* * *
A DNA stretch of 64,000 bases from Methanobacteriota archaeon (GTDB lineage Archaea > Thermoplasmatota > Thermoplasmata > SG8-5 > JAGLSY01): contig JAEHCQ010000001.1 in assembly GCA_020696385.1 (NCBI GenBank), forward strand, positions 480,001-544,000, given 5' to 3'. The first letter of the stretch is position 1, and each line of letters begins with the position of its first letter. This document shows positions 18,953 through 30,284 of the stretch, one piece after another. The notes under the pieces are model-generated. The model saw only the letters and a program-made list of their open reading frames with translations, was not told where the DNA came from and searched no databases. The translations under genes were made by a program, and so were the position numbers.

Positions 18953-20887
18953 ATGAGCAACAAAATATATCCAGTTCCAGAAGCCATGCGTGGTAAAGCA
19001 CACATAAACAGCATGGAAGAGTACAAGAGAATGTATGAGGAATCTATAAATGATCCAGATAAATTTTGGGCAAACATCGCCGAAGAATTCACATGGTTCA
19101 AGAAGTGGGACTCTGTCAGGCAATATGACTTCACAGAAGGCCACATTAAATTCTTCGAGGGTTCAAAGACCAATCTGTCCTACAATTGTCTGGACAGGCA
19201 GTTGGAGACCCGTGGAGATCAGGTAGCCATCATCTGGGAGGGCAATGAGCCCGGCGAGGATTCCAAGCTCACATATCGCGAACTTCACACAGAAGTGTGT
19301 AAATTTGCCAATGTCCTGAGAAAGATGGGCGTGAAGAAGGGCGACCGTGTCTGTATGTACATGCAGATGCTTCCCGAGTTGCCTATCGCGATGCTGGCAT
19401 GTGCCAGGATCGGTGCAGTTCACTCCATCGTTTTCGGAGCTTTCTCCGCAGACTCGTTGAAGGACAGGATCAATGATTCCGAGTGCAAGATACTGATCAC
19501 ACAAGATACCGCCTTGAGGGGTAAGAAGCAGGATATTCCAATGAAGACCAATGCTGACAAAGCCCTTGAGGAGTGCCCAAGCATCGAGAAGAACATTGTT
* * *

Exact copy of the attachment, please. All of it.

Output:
A DNA stretch of 64,000 bases from Methanobacteriota archaeon (GTDB lineage Archaea > Thermoplasmatota > Thermoplasmata > SG8-5 > JAGLSY01): contig JAEHCQ010000001.1 in assembly GCA_020696385.1 (NCBI GenBank), forward strand, positions 480,001-544,000, given 5' to 3'. The first letter of the stretch is position 1, and each line of letters begins with the position of its first letter. This document shows positions 18,953 through 30,284 of the stretch, one piece after another. The notes under the pieces are model-generated. The model saw only the letters and a program-made list of their open reading frames with translations, was not told where the DNA came from and searched no databases. The translations under genes were made by a program, and so were the position numbers.

Positions 18953-20887
18953 ATGAGCAACAAAATATATCCAGTTCCAGAAGCCATGCGTGGTAAAGCA
19001 CACATAAACAGCATGGAAGAGTACAAGAGAATGTATGAGGAATCTATAAATGATCCAGATAAATTTTGGGCAAACATCGCCGAAGAATTCACATGGTTCA
19101 AGAAGTGGGACTCTGTCAGGCAATATGACTTCACAGAAGGCCACATTAAATTCTTCGAGGGTTCAAAGACCAATCTGTCCTACAATTGTCTGGACAGGCA
19201 GTTGGAGACCCGTGGAGATCAGGTAGCCATCATCTGGGAGGGCAATGAGCCCGGCGAGGATTCCAAGCTCACATATCGCGAACTTCACACAGAAGTGTGT
19301 AAATTTGCCAATGTCCTGAGAAAGATGGGCGTGAAGAAGGGCGACCGTGTCTGTATGTACATGCAGATGCTTCCCGAGTTGCCTATCGCGATGCTGGCAT
19401 GTGCCAGGATCGGTGCAGTTCACTCCATCGTTTTCGGAGCTTTCTCCGCAGACTCGTTGAAGGACAGGATCAATGATTCCGAGTGCAAGATACTGATCAC
19501 ACAAGATACCGCCTTGAGGGGTAAGAAGCAGGATATTCCAATGAAGACCAATGCTGACAAAGCCCTTGAGGAGTGCCCAAGCATCGAGAAGAACATTGTT